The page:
By Kathleen Owens

Now, more than ever before, a college degree is a necessity for those entering the job market. Recent data from the U.S. Department of Labor show the glaring disparity between those who obtain a degree vs. those who do not:

The unemployment rate for college graduates is 3.9 percent, compared with 7.5 percent for the workforce as a whole.

The number of college-educated workers with jobs has risen by 9.1 percent since the beginning of the recession. For workers with a high school diploma, employment is down 9 percent.

In 2012, the typical full-time worker with a bachelor's degree earned 79 percent more than a similar full-time worker with no more than a high school diploma, according to the New York Times.

Still, many families struggle with a key question: How can we afford to pay for that degree?

Families should consider the financial impact in a broader context driven by hard data and not scary headlines about "college debt." Look at the "net" cost for college and fully understand the funding options available, including federal and state grants, as well as financial aid provided by colleges and universities.

At Gwynedd-Mercy College, 35.53 percent of our student body receives Pell Grants, a federal program for low-income families. We also provided $15.8 million in direct student aid last year. In fact, about 78 percent of students enrolled in private colleges in the commonwealth receive grant aid.

But we can and should do more, and that message is starting to resonate in Harrisburg. Lawmakers are backing legislation to help middle-income families afford the Pennsylvania college or university of their choice.

The Middle Income Student Debt Reduction Act would provide $36 million in new state funds for students whose family income ranges from $80,000 to $110,000. These state grants would be funded through the Pennsylvania Higher Education Assistance Agency, which provides college grants for low- and moderate-income students.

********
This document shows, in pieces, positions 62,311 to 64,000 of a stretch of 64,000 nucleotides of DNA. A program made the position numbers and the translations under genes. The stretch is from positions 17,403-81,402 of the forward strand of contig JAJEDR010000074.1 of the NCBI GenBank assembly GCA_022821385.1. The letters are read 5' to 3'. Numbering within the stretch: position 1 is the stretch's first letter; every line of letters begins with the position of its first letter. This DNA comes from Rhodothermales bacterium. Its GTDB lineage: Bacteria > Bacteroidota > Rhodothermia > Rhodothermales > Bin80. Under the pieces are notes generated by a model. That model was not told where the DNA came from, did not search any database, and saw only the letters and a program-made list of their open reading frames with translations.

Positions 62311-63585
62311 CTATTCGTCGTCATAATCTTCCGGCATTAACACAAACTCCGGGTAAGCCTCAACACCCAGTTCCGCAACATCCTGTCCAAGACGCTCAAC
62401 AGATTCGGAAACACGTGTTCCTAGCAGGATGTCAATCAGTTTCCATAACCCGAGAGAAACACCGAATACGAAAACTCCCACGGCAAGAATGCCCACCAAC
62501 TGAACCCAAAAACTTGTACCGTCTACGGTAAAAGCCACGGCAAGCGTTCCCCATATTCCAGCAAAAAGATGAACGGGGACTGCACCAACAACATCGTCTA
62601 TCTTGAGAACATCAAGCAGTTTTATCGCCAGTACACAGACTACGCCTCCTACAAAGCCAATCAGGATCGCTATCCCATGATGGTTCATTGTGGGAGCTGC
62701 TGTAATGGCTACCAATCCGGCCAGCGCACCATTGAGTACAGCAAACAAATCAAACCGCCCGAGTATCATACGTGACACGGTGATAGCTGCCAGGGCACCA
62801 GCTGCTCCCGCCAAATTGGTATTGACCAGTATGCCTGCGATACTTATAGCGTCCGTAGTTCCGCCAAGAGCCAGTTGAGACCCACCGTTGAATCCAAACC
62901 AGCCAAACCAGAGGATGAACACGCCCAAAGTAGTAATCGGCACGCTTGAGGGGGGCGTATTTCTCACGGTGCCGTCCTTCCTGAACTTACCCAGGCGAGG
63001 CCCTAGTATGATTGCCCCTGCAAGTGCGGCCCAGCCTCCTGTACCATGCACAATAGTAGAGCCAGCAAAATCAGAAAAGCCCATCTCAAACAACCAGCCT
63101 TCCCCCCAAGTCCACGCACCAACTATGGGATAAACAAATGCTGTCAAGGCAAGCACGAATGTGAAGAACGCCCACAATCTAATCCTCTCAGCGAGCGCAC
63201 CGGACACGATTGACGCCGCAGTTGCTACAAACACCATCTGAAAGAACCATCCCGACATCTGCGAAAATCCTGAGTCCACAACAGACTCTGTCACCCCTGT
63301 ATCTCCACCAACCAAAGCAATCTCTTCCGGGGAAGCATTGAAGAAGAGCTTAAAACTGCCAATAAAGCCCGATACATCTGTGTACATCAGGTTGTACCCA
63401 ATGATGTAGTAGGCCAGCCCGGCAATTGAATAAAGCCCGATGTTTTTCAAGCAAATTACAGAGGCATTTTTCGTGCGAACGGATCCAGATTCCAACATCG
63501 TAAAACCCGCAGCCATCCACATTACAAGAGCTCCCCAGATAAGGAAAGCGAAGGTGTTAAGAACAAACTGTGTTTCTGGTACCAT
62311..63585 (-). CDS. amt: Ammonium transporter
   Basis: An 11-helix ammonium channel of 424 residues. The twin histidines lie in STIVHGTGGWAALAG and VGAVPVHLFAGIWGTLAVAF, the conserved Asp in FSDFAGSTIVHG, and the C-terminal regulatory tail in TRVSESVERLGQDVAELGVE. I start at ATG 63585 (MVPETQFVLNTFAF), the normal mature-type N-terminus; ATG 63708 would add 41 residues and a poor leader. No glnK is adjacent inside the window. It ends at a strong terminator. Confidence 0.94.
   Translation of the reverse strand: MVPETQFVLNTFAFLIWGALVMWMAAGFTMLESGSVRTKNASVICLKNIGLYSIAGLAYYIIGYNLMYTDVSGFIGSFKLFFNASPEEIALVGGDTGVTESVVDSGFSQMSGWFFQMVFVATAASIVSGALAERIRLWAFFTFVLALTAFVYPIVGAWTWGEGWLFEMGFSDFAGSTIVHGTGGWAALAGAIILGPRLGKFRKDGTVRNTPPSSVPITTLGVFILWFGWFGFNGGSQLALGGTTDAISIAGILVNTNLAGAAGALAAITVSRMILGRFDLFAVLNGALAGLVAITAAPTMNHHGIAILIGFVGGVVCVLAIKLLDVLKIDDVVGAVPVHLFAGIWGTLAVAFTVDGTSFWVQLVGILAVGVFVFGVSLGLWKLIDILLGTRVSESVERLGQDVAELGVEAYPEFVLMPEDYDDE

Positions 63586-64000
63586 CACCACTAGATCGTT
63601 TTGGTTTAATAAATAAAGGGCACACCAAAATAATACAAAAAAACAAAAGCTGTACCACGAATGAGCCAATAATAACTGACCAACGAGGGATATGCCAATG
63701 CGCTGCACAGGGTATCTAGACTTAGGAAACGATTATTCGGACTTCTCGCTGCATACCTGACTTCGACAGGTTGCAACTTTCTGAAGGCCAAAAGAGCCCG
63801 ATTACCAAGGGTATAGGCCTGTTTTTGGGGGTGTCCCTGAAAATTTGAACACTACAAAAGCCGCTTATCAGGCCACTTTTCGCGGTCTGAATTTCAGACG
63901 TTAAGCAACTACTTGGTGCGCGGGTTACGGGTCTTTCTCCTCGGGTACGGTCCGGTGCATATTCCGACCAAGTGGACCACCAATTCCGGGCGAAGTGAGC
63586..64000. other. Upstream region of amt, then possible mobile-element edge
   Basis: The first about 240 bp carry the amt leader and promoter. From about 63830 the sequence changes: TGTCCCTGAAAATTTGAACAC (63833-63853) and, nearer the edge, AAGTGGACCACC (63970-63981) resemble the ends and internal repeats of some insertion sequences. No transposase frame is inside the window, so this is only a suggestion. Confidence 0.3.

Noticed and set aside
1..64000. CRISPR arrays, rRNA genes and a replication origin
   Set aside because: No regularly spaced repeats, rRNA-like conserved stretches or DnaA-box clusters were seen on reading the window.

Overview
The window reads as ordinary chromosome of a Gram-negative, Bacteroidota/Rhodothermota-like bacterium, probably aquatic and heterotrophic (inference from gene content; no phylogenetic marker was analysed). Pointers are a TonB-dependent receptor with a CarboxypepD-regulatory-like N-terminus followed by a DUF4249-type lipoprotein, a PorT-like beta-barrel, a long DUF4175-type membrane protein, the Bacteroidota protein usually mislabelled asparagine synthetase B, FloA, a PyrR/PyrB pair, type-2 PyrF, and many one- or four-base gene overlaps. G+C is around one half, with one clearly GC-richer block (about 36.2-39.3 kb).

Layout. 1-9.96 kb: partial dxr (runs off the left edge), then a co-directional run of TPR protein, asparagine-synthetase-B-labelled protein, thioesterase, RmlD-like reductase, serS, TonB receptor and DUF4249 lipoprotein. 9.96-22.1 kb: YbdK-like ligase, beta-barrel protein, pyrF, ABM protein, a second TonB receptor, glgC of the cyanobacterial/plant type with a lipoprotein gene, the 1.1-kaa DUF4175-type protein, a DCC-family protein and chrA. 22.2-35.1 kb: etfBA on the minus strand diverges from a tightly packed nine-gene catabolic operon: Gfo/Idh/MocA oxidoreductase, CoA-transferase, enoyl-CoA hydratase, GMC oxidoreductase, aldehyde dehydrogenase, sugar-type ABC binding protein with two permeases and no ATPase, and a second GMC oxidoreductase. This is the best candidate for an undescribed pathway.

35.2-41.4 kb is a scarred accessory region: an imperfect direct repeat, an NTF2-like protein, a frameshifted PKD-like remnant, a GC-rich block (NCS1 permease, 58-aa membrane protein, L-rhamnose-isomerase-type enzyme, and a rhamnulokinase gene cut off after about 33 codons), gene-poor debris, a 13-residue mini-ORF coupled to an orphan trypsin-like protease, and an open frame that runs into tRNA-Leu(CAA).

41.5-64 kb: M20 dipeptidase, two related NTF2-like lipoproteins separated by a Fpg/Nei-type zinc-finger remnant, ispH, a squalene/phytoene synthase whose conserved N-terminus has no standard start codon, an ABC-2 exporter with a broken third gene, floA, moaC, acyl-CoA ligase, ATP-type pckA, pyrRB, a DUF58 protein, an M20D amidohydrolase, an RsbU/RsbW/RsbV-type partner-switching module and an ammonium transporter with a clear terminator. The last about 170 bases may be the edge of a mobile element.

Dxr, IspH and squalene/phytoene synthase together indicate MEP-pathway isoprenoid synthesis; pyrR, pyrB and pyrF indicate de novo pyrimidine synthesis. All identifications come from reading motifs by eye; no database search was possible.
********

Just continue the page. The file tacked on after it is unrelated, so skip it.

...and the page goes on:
Gwynedd-Mercy College, along with dozens of colleges and universities across the state, supports this proposal, which, it is important to note, does not reduce the amount of aid currently provided to the neediest of families. Such an effort would be counterproductive to our mission.

But other families need assistance too.

A recent Robert Wood Johnson Foundation study showed that students with family incomes between $60,000 and $100,000 assumed the largest levels of student debt. Those with family incomes between $100,000 and $150,000 were right behind them.

It makes sense that families with incomes above $150,000 assumed the least debt. These families need to borrow less. But what is surprising is that lower-income families - those with incomes below $60,000 - had assumed less debt than middle-income families. That's not bad news. It demonstrates that lower-income families can obtain access to higher education without necessarily incurring unmanageable levels of debt. We have an obligation to do as much as possible to make college affordable for this group.

However, as middle-income family budgets strain under multiple financial demands, shouldn't the state provide some grant aid to help them shoulder college costs without being overloaded with debt?

Pennsylvanians have a wide range of choices when picking a college, and they have a wide range of potential funding sources to help make that degree easier to obtain. For middle-income families, the student debt reduction act could be yet one more source.

Kathleen Owens is president of Gwynedd-Mercy College. E-mail her at owens.k@gmc.edu.